Social Movement Studies
Deadline: May 30, 2020
- Stefania Milan, DATACTIVE, Department of Media Studies, University of Amsterdam, firstname.lastname@example.org
- Davide Beraldo, DATACTIVE, Department of Media Studies, University of Amsterdam, email@example.com
Datafication is changing the conditions under which contemporary social movements operate, opening up new terrains of contention. As a result, grassroots initiatives in the realm of data activism, data justice, algorithmic accountability and/or resistance to mass surveillance mushrooms in liberal and authoritarian regimes alike. These initiatives vary by scale, organizational forms, tactics, political visions and technological imaginaries. They may take data “as repertoires”, whereby data and data-based tactics are mobilized as constituents of innovative tactics, or “as stakes”, that is to say issues or objects of political struggle in their own right. However, they share an emphasis on the contentious politics of data.
While many instances of the contentious politics of data have come under the spotlight of specialists of digital politics and culture, social movement scholars are only starting to investigate the consequences of datafication on organized collective action. Yet datafication represents a paradigm change able to radically transform “social movement society”, urging social movements scholars to reflect on how it intersects with known social movement dynamics.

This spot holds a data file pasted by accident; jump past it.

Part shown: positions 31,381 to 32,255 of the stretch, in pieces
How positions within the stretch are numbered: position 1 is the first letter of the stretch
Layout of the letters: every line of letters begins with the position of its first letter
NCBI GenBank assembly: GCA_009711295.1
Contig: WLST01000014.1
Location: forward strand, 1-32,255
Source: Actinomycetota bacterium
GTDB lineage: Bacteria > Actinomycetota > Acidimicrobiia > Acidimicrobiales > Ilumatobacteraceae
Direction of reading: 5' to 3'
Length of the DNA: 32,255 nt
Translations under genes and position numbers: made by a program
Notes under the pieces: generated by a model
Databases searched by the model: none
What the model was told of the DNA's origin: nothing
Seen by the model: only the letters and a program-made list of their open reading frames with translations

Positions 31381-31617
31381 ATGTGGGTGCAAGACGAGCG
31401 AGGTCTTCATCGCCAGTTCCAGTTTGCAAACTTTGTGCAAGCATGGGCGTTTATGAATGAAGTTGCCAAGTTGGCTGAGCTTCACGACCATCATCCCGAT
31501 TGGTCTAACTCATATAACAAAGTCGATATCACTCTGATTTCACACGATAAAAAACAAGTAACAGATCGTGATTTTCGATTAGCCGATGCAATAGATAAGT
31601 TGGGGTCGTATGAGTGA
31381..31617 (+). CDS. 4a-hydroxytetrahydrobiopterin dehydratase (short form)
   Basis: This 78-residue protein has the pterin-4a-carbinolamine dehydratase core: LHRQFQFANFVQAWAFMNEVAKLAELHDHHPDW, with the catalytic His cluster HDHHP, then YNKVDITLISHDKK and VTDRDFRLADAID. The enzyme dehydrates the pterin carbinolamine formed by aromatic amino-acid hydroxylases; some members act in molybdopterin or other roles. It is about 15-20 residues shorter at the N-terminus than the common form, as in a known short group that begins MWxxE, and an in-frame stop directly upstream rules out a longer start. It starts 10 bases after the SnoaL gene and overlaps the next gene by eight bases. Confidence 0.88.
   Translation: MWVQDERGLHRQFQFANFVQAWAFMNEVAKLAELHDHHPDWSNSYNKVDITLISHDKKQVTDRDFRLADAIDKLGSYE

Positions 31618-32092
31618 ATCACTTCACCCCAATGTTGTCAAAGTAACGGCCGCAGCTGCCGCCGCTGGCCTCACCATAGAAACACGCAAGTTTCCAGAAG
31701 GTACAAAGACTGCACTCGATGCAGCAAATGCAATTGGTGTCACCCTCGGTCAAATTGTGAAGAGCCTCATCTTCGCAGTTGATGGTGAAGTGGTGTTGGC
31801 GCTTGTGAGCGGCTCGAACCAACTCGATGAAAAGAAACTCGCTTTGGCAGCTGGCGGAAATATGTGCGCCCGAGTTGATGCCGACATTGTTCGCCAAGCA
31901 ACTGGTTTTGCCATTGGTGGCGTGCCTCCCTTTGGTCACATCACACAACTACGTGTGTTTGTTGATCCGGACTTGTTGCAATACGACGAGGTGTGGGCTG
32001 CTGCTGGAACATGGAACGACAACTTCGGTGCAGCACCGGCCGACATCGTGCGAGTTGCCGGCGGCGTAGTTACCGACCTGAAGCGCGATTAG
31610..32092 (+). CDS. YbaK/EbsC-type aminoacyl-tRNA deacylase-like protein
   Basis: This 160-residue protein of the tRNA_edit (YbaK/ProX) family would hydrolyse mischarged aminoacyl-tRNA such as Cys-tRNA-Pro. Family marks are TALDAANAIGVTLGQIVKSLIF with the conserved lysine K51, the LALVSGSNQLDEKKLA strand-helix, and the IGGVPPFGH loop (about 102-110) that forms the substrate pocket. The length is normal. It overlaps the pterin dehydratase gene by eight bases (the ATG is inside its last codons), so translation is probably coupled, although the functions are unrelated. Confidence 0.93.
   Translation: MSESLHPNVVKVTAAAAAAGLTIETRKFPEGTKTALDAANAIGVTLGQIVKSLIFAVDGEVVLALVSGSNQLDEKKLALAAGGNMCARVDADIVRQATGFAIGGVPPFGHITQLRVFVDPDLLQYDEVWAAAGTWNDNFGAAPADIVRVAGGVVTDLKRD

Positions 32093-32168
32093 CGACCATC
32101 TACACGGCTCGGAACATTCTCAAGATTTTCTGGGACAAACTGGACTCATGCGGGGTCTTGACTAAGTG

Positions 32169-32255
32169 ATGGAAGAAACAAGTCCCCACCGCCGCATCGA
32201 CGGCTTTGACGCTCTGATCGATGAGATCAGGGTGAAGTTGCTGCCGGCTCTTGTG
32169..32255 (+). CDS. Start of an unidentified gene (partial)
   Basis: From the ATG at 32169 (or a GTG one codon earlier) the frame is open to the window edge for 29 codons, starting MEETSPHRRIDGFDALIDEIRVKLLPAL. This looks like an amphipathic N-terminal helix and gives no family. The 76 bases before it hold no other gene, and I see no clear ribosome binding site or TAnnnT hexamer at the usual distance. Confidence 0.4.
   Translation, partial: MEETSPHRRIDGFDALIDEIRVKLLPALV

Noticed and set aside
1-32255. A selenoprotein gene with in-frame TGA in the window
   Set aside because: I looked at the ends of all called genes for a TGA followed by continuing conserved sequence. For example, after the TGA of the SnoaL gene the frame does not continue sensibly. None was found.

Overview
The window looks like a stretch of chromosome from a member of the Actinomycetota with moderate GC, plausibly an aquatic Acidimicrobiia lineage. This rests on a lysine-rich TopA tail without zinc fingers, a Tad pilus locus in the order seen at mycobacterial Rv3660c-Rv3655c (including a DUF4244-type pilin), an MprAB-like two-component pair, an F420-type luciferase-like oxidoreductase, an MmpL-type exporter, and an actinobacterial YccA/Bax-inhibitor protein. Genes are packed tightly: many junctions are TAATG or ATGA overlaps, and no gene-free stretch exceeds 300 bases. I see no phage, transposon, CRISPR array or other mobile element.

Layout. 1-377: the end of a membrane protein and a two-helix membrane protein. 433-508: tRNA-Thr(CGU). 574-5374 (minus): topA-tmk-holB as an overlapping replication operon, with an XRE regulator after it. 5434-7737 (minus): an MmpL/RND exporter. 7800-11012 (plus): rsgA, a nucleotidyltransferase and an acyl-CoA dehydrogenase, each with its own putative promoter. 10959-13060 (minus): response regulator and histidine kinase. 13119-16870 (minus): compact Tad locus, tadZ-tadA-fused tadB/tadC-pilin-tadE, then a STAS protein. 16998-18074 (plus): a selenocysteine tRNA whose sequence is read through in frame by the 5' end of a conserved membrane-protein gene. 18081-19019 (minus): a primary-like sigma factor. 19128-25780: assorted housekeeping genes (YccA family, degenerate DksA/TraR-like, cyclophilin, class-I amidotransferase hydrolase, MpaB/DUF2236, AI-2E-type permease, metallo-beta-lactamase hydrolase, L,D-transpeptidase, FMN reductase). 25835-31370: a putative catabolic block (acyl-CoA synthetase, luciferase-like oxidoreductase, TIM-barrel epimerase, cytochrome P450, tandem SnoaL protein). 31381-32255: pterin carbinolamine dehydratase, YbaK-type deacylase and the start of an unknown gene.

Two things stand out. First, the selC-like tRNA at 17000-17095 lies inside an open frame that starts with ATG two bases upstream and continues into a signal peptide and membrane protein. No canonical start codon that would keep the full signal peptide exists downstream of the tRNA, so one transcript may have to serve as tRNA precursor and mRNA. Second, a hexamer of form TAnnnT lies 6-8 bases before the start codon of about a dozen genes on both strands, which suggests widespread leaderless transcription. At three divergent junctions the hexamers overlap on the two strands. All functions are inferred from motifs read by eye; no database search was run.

This Special Issue invites scholars of social movements and critical data studies to engage with i) case studies and ii) theoretical reflections illustrating the evolution of collective action vis-à-vis datafication. We are particularly interested in (interdisciplinary) theory development: fostering a dialogue across disciplinary boundaries, the Special Issue wants to bring the question of datafication -broadly defined -to bear on social movement scholarship, with the ambition of addressing what has been to date a “blind spot” in social movement literature, and cross-fertilizing disciplinary fields that have long remained disconnected.
Consequently, we welcome papers (max 8,000 words) engaging with the following:
Unfamiliar empirical cases of: social movements’ critical engagement with the datafication agenda (e.g., Hong Kong activists dismantling lamp posts with surveillance cameras); creative incorporation of data-based practices and tactics in social movements’ repertoires (e.g., citizen-led collection of pollution data); social movements engaging in struggles around data issues (e.g., algorithmic accountability); examples of conflation between data as constituents of action repertoires and data as a contentious issue in its own right.
Theoretical perspectives on, for instance, data activism, data justice, artificial intelligence, the relation between protest and social structures in the age of datafication, etc. as they intersect social movements and collective action processes, concepts, and research questions.
Theoretical contributions on, e.g., the relation between data and the means-ends continuum in social movements, oriented to theory development in the field of social movement studies.
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Interested authors should submit an abstract to Bukola Faturoti (firstname.lastname@example.org), no later than 30th May 2020. The Guest Editor is also available for discussion via email. Authors will be notified of the acceptance of their abstract no later than 15th June 2020.
The submissions deadline is 1st November 2020. All submissions will be subject to double-blind peer-review. Articles of up to 10,000 words (inclusive of footnotes) will be considered.
Deadline for final submission of papers is 3rd January 2021.